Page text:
This past week, I found a great little documentary titled, Howlin' Wolf - The Howlin' Wolf Story - The Secret History Of Rock & Roll (2003) on Amazon Prime. This 90 minute film gives insight into the beginnings of rock 'n' roll as older black Blues artists influenced many white kids in England hungry to experience American music and culture in the post-war 1950's. 

As a child of the 1960's, I was totally unaware of who Howlin' Wolf was or any other Blues musician. Without the backstory of bands like The Rolling Stones starting out as a Blues cover band in London; I would only later learn in the 1970's about these Blues players and their great contribution to the birth of rock 'n' roll and great influence on bands like The Rolling Stones. The name, "Rolling Stones" actually comes from a Muddy Waters song, Rollin' Stone picked by Stone's guitarist Brian Jones in 1962.  

In 1965, The Rolling Stones were invited to play on the popular ABC music variety show, Shindig!. They said they would do the show only if Howlin' Wolf would perform. On one hand, that's brave of the Stones to do that, on the other hand, it's sad that it took a bunch of young white upstarts from England having the privilege and power to coerce an America TV network to feature a black musical legend and national treasure, born right here the United States.

Note- Billy Preston is the piano player for this performance on Shindig.


I rather enjoyed the interrupted intro of the Shindig host by Brian Jones who basically calls out his BS and tells him, "I think it about time you shut up and we have Howlin' Wolf on stage." 

Another side note- You may have noticed my recent and complete interest in everything Rolling Stones of late. Well the debauchery continues.

Brian Jones
This week, I recommend two Rolling Stones documentaries. First up is, Rolling Stone: The Life and Death of Brian Jones on Amazon Prime. And, if you are a budding 'True-crime podcast' detective, Brian Jones' death would make for a great future podcast series... just saying.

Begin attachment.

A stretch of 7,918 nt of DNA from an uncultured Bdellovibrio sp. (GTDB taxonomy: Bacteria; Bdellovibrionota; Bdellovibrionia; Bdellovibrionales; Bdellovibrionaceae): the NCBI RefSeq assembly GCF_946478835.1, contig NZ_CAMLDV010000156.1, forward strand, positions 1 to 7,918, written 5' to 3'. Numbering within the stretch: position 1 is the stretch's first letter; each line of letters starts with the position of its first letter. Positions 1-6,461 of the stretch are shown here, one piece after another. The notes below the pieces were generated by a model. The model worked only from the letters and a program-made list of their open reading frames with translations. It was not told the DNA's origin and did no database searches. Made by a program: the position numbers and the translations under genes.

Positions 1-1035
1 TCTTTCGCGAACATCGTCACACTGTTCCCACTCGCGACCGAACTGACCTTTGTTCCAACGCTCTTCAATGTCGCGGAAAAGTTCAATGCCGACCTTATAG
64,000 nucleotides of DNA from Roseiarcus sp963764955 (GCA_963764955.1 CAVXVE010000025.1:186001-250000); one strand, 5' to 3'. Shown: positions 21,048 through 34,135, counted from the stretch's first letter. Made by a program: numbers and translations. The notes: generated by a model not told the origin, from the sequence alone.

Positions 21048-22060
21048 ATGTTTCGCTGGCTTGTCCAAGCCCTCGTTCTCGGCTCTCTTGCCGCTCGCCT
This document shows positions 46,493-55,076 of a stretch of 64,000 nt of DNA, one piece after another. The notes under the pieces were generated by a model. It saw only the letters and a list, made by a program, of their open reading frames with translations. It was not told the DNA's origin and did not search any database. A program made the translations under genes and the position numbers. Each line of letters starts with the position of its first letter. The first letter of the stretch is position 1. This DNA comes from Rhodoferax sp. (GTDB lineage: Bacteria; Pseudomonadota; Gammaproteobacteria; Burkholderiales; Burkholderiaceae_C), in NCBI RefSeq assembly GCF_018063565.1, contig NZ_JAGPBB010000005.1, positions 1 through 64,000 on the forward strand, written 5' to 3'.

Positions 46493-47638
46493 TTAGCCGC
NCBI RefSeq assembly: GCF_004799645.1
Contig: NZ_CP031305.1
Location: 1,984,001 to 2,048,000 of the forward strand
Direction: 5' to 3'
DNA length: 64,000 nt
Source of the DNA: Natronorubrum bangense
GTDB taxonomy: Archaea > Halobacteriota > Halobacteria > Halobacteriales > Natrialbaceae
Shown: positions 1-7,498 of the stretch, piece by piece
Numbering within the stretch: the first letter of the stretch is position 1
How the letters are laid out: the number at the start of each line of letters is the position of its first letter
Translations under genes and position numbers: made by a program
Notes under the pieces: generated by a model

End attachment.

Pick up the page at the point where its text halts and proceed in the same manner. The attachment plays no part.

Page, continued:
Second is Keith Richards: Under The Influence, a 2015 Netflix one hour and 22 minute film that serves as a video companion to Keith's 2010 autobiography, Life. 

I think Under the Influence is a great title and I've ripped it off to use here for a series of blogs to showcase songs that influenced the development of rock 'n' roll. I think this will serve as a good lead in to My Favorite Songs series that will have a starting date around 1963. 1963 in Music is the first year in Wikipedia where new albums released for that year start to be categorized on a monthly basis. Let that big bang begin! 

Now on to the playlist. Enjoy my friends.

Songs Featured in this 'Under the Influence' Playlist
  1. Rock Awhile is a song by American singer-songwriter Goree Carter, recorded in April 1949 for the Freedom Recording Company in Houston, Texas. The song was released as the 18-year-old Carter's debut single (with "Back Home Blues" as the B-side) shortly after recording. The track is considered by many sources to be the first rock and roll song, and has been called a better candidate than the more commonly cited "Rocket 88", which was released two years later. And, I would agree with that assessment making it my first song to start this playlist.